1. The diction, versification, and allusions in it, are all different from the diction, versification, and allusions of Shakspeare, and corresponding with those of Greene, Peele, Lodge, Marlowe, and others who preceded him: there are more allusions to mythology, to classical authors, and to ancient and modern history, than are found in any one piece of Shakspeare's written on an English story: they are such as do not naturally rise out of the subject, but seem to be inserted merely to This is the sum of Malone's argument, which Steeshow the writer's learning. These allusions, and many vens has but feebly combated in notes appended to it; particular expressions, seem more likely to have been and I am disposed to think more out of a spirit of oppoused by the authors already named than by Shak-sition than from any other cause. Malone conjectured speare. He points out many of the allusions, and in- that this piece which we now call the First Part of stances the words proditor and immunity, which are King Henry VI. was, when first performed, called The not to be found in any of the poet's undisputed works. Play of King Henry VI.; and he afterwards found his -The versification he thinks clearly of a different co- conjecture confirmed by an entry in the accounts of lour from that of Shakspeare's genuine dramas; while Henslowe, the proprietor of the Rose Theatre on the at the same time it resembles that of many of the plays Bank Side. It must have been very popular, having produced before his time. The sense concludes or been played no less than thirteen times in one season: pauses almost uniformly at the end of every line; and the first entry of its performance by the Lord Strange's the verse has scarcely ever a redundant syllable. He company, at the Rose, is dated March 3, 1591. It is produces numerous instances from the works of Lodge, worthy of remark that Shakspeare does not appear at Peele, Greene, and others, of similar versification. any time to have had the smallest connexion with that theatre, or the companies playing there; which affords additional argument in favour of Malone's position, that the play could not be his. By whom it was writ ten (says Malone,) it is now, I fear, difficult to ascertain. It was not entered on the Stationers' books, nor printed till the year 1623; when it was reiterated with Shakspeare's undisputed plays by the editors of the first folio, and improperly entitled the Third Part of King Henry VI. In one sense it might be called so; for two plays on the subject of that reign had been printed before. But considering the history of that king, and the period of time which the piece comprehends, it ought to have been called, what in fact it is, The First Part of King Henry VI. At this distance of time it is impossible to ascertain on what principle it was that Heminge and Condell admitted it into their volume; but I suspect that they gave it a place as a necessary introduction to the two other parts; and because Shakspeare had made some slight alterations, and written a few lines in it.f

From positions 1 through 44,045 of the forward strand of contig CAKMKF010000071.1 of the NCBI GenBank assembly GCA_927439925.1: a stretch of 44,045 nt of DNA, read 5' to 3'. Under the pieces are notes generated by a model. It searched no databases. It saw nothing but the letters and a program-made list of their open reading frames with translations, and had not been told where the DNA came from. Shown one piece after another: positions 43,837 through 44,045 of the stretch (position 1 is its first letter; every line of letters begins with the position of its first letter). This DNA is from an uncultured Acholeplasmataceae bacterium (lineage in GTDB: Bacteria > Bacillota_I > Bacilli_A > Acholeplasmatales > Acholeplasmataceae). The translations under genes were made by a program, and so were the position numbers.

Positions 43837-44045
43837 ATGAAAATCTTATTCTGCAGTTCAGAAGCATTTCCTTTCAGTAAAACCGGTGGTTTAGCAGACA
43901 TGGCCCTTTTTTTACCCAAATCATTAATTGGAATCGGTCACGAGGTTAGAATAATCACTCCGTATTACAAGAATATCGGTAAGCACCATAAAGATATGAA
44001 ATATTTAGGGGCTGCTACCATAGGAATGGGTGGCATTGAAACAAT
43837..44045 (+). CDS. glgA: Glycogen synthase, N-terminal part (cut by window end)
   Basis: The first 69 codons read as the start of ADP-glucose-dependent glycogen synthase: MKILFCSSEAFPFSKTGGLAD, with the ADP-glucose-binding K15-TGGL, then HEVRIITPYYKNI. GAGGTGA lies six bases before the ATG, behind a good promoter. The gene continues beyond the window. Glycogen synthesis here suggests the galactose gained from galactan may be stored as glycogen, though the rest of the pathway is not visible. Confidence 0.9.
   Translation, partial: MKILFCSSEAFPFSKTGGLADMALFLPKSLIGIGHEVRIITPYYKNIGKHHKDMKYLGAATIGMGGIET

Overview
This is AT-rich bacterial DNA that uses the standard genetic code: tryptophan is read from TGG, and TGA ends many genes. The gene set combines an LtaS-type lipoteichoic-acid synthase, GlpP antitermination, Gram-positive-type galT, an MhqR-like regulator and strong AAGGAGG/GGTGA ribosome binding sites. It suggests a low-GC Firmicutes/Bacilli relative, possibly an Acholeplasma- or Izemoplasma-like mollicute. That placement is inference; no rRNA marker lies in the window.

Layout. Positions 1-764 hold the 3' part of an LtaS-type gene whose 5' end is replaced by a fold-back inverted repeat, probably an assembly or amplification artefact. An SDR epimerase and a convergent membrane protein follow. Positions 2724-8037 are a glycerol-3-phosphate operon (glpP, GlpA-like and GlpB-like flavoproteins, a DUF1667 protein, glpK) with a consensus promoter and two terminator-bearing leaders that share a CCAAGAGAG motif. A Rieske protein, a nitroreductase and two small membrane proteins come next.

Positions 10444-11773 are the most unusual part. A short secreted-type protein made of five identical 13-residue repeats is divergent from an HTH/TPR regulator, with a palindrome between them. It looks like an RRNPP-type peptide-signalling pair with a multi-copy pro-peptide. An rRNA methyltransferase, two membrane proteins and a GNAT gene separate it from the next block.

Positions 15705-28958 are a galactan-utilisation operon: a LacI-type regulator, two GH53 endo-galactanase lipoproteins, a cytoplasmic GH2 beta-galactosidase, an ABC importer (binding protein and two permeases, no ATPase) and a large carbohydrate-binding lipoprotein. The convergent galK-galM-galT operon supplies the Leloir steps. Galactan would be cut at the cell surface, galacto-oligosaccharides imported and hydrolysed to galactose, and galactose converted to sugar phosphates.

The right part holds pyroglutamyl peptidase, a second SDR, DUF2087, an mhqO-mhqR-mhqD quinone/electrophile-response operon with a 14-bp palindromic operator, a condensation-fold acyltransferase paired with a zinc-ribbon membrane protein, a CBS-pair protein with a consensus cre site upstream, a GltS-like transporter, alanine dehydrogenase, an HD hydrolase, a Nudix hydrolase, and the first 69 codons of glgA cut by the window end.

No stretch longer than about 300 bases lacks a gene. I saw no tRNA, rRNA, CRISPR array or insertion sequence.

A passage in a pamphlet written by Thomas Nashe, an intimate friend of Greene, Peele, Marlowe, &c. shows that the First Part of King Henry VI. had been on the stage before 1592; and his favourable mention of the piece may induce a belief that it was written by a friend of his. How would it have joyed brave Talbot, the terror of the French, to thinke that, after he had lyen two hundred yeare in his tombe, he should triumph again on the stage; and have his bones new embalmed with the teares of ten thousand spectators at least (at several times,) who in the tragedian that represents his person behold him fresh bleeding.-Fierce Penniless, his Supplication to the Devil, 1592.

That this passage related to the old play of King Henry VI. or, as it is now called, the First Part of King Henry VI. can hardly be doubted. Talbot appears in the First Part, and not in the Second or Third Part, and is expressly spoken of in the play, as well as in Hall's Chronicle, as 'the terror of the French. Holinshed, who was Shakspeare's guide, omits the passage in Hall, in which Talbot is thus described; and this is an additional proof that this play was not the production of our great poet.

There are other internal proofs of this:

1. The author does not seem to have known precisely how old Henry VI. was at the time of his father's death. He supposed him to have passed the state of infancy before he lost his father, and even to have remembered some of his sayings. In the Fourth Act, Sc. 4, speaking of the famous Talbot, he says:When I was young (as yet I am not old,) I do remember how my father said, A stouter champion never handled sword.' But Shakspeare knew that Henry VI. could not possibly remember any thing of his father:-

Mr. Malone's arguments have made many converts to his opinion; and perhaps Mr. Morgan, in his ele gant Essay on the Dramatic Character of Falstaff, led the way, when he pronounced it That-drum-andtrumpet thing,-written doubtless, or rather exhibited long before Shakspeare was born, though afterwards repaired and furbished up by him with here and there a little sentiment and diction.'

This applies only to the title in the Register of the
Stationers' Company: in the first folio it was called the
First Part of King Henry VI.

Malone's Life of Shakspeare, p. 310, ed. 1821.
First published in 1777.